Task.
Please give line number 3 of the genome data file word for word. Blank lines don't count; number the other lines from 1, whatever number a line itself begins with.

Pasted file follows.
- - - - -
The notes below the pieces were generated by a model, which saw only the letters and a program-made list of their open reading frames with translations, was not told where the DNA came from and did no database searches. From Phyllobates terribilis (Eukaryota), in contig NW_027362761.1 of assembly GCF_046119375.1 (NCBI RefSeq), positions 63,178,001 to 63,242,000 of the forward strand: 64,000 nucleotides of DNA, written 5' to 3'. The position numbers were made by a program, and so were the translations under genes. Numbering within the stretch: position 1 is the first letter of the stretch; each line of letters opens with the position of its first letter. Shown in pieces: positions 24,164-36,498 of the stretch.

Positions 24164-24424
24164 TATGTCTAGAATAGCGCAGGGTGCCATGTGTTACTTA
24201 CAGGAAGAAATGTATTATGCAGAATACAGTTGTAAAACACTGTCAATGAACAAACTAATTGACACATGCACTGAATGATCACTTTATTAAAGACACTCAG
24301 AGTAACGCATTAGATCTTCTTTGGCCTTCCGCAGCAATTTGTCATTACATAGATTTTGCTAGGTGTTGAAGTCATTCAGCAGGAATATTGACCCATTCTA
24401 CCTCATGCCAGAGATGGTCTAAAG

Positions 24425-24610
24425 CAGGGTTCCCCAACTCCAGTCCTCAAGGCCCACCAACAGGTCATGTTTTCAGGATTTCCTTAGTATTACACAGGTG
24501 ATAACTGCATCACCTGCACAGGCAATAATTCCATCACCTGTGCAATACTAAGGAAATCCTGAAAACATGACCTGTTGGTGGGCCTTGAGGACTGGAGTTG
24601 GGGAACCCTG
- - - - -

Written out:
24164 TATGTCTAGAATAGCGCAGGGTGCCATGTGTTACTTA